National Nurses United

National Nurse Magazine April-May-June 2022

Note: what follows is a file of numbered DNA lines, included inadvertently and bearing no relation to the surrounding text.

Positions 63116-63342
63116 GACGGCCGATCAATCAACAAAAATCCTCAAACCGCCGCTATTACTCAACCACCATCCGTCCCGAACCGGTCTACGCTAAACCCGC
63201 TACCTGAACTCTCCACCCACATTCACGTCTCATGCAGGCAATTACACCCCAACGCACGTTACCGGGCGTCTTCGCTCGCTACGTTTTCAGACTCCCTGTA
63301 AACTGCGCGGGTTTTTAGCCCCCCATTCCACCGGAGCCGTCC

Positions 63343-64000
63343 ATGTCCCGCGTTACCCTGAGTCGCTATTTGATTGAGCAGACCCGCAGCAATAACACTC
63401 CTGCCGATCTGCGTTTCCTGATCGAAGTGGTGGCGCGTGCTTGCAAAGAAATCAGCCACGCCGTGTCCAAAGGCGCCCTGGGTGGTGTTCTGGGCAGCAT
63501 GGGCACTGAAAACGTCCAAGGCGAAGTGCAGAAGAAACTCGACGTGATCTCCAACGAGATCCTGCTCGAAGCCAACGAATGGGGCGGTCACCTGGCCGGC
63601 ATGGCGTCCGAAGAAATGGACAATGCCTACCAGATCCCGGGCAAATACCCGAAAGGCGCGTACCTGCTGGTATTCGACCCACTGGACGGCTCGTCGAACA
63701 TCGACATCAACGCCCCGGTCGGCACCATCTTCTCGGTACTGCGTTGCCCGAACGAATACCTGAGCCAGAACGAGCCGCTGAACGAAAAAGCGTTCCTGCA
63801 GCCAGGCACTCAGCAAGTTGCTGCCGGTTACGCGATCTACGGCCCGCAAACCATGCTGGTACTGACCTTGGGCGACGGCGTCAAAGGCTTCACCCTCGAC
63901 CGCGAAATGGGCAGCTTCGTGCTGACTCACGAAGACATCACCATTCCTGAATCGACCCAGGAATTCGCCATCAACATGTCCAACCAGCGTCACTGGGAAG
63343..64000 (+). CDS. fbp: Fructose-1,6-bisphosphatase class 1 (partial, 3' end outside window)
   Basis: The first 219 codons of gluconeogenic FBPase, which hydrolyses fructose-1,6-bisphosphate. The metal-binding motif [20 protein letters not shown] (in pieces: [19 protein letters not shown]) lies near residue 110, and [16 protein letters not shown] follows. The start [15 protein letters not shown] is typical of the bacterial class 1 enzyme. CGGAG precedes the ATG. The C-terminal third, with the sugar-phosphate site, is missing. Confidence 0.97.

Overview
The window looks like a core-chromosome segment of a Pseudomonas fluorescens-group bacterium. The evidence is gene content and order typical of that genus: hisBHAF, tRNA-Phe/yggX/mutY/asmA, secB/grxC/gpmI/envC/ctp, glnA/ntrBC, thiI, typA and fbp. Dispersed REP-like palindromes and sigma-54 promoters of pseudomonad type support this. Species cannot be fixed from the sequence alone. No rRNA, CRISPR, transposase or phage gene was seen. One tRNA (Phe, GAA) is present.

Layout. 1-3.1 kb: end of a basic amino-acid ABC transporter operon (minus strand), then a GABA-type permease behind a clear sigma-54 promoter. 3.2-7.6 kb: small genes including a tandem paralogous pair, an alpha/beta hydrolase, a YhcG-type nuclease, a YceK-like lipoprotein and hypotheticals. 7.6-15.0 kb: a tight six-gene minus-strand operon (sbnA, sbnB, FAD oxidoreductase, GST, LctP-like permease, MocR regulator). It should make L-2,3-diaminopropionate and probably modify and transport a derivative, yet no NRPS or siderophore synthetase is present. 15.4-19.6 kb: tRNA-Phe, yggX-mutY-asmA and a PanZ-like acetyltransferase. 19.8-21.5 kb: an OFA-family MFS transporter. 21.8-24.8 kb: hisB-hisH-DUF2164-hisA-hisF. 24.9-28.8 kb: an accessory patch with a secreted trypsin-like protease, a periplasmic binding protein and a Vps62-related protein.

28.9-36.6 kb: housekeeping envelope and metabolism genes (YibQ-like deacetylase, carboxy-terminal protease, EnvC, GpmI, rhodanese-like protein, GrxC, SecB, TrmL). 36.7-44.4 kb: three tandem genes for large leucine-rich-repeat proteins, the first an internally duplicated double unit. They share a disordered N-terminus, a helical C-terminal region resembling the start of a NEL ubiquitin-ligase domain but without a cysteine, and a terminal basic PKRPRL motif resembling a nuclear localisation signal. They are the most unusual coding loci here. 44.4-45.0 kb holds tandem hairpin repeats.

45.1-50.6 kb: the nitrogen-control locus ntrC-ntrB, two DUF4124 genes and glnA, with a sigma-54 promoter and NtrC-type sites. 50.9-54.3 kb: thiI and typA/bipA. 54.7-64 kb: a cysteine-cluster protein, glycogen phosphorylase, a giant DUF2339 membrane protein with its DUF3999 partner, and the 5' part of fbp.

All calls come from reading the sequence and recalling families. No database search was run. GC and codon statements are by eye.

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NATIONAL NURSE,™ (USPS publication permit number 0807-560/ISSN 2153- 0386 print/ISSN 2153-0394 online) The Voice of National Nurses United, April- May-June 2022 (Volume 118/2) is published by National Nurses United, 155 Grand Avenue, Oakland, CA 94612-2908. It provides news of or ganizational activities and reports on developments of concern to all registered nurses across the nation. It also carries general coverage and commen - tary on matters of nursing practice, community and public health, and health care policy. It is published quarterly, with combined issues in January-February- March (winter), April-May-June (spring), July-August-September (summer), and October-November-December (fall). Periodicals postage paid at Oakland, California. POSTMASTER: send address changes to National Nurse, ™ 155 Grand Avenue, Oakland, CA 94612-2908. To send a media release or announce- ment, fax (510) 663-0629. National Nurse™ is carried on the NNU website at For permission to reprint articles, write to Editorial Office. To subscribe, send $40 ($45 foreign) to Subscription Department. Please contact us with your story ideas They can be about practice or manage- ment trends you've observed, or simply something new you've encountered in the profession. They can be about one nurse, unit, or hospital, or about the wider landscape of healthcare policy from an RN's perspective. They can be humorous, or a matter of life and death. If you're a writer and would like to contribute an article, please let us know. You can reach us at EXECUTIVE EDITOR Bonnie Castillo, RN EDITOR Lucia Hwang GRAPHIC DESIGN Jonathan Wieder COMMUNICATIONS DIRECTOR Sarah Cecile CONTRIBUTORS Rachel Berger, Lucy Diavolo, Charles Idelson, Dawn Kettinger, Chuleenan Svetvilas PHOTOGRAPHY Jaclyn Higgs, Tad Keyes, Choppy Oshiro in these notes to you, we generally try to put our finger on the pulse of life to gauge where things are at with our union, with our profession, with our patients, with society, our country, our world. Where do we begin? It is a very, very bleak time right now in the United States. The last few months have been marked by horrifying attacks on everyone's fundamental human right to be safe and to control our own bodies. The deadly Tops supermarket, Uvalde elementary school, and Tulsa medical office shootings this spring underscored what we nurses have known for years: Gun violence is a major public health crisis in this country. When you can't even go grocery shopping or attend school without fear of getting killed, something is very wrong. Public policies need to change. We can take one simple commonsense step by banning the sales of assault weapons and high-capacity ammunition. You can read about National Nurses United's response to these events in this issue, including the reaction of some of our Buffalo Veter- ans Health Administration nurses who grew up, live, and work in Buffalo, N.Y. Then came another deadly attack, but this took the form of a U.S. Supreme Court decision to obliterate nearly 50 years of reproductive rights by overturning the constitu- tional right to abortion established by Roe v. Wade in 1973. Many of us anticipated this decision, but it was still devas- tating. As a union representing a profession of predominantly women and as health care providers our- selves, we understand that abortion is a basic, essential health care service. Denying patients control over their own bodies and health care decisions violates our nursing ethics and will harm our patients and their families. As patient advocates, we won't stop until we restore this right and win reproductive and gender justice in our country. This spring and summer have also been full of strikes and contract settlements across the country. The main fight is the same and has not changed: safe staffing. We are proud of our nurses for standing up to their employers and for everything they have achieved. And we are all still doing this against the backdrop of Covid, which is still raging strong in its latest form as the BA.5 variant. So this is a dark time, but we fight on. That is what we union nurses do. Because we are carers, thinkers, survivors. We do what's right because it's the right thing to do. Deborah Burger, RN | Jean Ross, RN | Zenei Triunfo-Cortez, RN National Nurses United Presidents Letter from the NNU presidents Stay connected FACEBOOK: TWITTER: @RNmagazine, @NationalNurses FLICKR: VIMEO: DIGITAL MAGAZINE:

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